Osun’s position on dwindling states’ revenue
SIR: The observations by Tunji Omofoye in the Sunday edition of The Guardian of March 22, overlook, perhaps because of the constraint of space, certain critical issues relating to the fiscal climate in the State of Osun.
Like every other head of a federating unit in Nigeria, Governor Rauf Aregbesola is operating with one arm tied behind his back. This is because of the debilitating effect of our anti-federalist fiscal operating system, which cannot be over stated. This is why the issue of restoring fiscal federalism is so crucial not just in this election but for the sake of restoring balance in our economy.
The collapse of the country’s main source of revenue alone highlights the fiscal imbalance. However, pre-dating the downturn, Aregbesola had been pro-active and admirably so.
In spite of the constraints, he was the first to offer to pay the national minimum wage of N18,001. This is worth stressing, for the very concept and applicability of a national minimum wage in a federal system is contentious.
Although he inherited a bloated civil service with over 40,000 personnel, Aregbesola has resolutely refused to ‘right-size.’
On the contrary, salaries were consistently paid before the end of the month. He, as a committed progressive, and without prodding, paid 13th month salary consecutively since 2010. A salary bill of N3.6 billion a month is not an easy proposition at the best of times, let alone when allocation from the Federation Account dropped from N4.6 billion to a little over N1 billion, a shortfall of more than 75 per cent. From day one, Aregbesola has pushed up Internally Generated Revenue (IGR) from N300 million a month to N1billion. This has required ingenuity in a tight fiscal climate in which massive investment in the physical and social infrastructure has also had to be made in order to re-balance the economy and to enhance the future outlook of the state.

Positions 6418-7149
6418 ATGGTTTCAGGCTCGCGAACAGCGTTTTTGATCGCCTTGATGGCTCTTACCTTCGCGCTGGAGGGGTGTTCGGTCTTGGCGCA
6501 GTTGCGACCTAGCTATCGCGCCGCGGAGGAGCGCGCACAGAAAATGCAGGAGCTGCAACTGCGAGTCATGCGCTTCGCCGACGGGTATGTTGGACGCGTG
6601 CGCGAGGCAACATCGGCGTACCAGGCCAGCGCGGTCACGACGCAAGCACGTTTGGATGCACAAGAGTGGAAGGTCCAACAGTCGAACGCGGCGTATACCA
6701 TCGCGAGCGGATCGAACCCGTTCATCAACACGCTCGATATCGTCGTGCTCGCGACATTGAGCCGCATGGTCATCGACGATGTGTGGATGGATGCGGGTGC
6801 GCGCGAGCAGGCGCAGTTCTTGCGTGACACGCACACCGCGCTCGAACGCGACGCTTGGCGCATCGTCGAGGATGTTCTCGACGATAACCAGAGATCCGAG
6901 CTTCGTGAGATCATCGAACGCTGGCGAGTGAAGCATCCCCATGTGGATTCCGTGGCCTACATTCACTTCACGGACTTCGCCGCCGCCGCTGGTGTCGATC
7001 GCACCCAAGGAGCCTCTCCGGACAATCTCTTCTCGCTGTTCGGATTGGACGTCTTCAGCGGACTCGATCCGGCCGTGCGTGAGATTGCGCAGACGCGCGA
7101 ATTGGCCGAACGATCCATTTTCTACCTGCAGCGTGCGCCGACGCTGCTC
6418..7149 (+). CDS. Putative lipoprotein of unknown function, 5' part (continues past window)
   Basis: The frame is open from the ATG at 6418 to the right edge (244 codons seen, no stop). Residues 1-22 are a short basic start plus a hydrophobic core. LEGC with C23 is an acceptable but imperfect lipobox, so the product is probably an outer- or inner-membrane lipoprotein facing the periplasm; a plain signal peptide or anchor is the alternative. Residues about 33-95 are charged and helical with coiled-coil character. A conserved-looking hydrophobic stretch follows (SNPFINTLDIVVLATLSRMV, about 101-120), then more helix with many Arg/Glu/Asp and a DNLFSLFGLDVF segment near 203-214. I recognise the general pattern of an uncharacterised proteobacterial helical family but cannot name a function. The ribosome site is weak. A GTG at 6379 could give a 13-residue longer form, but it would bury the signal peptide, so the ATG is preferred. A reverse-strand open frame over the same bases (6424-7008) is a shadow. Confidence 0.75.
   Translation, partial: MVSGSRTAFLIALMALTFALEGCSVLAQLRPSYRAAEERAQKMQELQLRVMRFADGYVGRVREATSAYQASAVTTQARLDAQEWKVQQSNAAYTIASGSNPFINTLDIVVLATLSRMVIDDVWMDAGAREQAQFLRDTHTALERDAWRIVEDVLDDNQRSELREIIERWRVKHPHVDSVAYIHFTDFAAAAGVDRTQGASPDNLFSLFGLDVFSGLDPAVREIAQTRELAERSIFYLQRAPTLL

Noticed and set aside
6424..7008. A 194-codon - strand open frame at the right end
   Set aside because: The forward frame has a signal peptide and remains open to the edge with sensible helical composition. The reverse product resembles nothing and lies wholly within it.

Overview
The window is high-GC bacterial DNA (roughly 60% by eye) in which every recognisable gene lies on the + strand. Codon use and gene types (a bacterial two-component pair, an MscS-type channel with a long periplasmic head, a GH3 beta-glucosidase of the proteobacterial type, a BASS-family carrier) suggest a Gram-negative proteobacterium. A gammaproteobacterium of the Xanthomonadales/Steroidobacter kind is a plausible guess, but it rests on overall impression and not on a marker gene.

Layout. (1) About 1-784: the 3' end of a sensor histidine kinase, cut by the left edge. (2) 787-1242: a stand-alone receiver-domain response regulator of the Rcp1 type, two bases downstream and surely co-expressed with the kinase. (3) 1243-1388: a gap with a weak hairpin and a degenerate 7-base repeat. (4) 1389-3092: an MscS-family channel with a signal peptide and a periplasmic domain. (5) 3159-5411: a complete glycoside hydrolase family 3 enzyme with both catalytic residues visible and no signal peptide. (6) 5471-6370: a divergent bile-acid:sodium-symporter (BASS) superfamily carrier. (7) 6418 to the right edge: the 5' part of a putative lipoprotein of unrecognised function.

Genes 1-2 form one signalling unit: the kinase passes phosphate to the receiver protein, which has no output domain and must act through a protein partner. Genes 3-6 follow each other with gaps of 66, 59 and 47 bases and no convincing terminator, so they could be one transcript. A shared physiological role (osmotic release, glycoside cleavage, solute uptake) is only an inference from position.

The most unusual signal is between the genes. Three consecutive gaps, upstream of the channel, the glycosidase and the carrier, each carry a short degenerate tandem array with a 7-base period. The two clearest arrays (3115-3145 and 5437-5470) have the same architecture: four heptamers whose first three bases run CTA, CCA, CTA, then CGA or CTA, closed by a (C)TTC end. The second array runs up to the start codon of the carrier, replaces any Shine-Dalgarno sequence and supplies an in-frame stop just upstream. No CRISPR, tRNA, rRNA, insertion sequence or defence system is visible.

As a committed social democrat, what Aregbesola refuses to contemplate is lay off workers. Thus, all categories of workers have expressed solidarity with the governor. They do not have a doctorate in political economy but they are astute enough as to know the cause and effect.
As we speak, a committee made up of government officials and labour leaders in the state are working their socks off to come up with means of shoring up revenue in the state, in a way that will not hurt the poor. The talk of discord between the government and labour unions is therefore laughable. There is no such discord. Every party understands the situation and is willing to work hard and come up with solution.
The emphasis has been on cost rationalisation by slimming down on the machinery of government through the elimination of duplication, waste, inefficiencies and corruption.
As is to be expected, truth is the first casualty. What is being owed is three months salaries and not five months. And sorting it out is what disturbs Aregbesola’s sleep. Across the board, a new edifying alternative perspective has been implemented in the State of Osun which has repositioned the state and made life more tolerable for all.
This is why future historians will divide the analysis of the state into two segments: pre and post Aregbesola and the difference is clear. A temporary hiccup clearly beyond the control of a state government, which is the result of dysfunctional system, cannot be used as a battering ram against Aregbesola.
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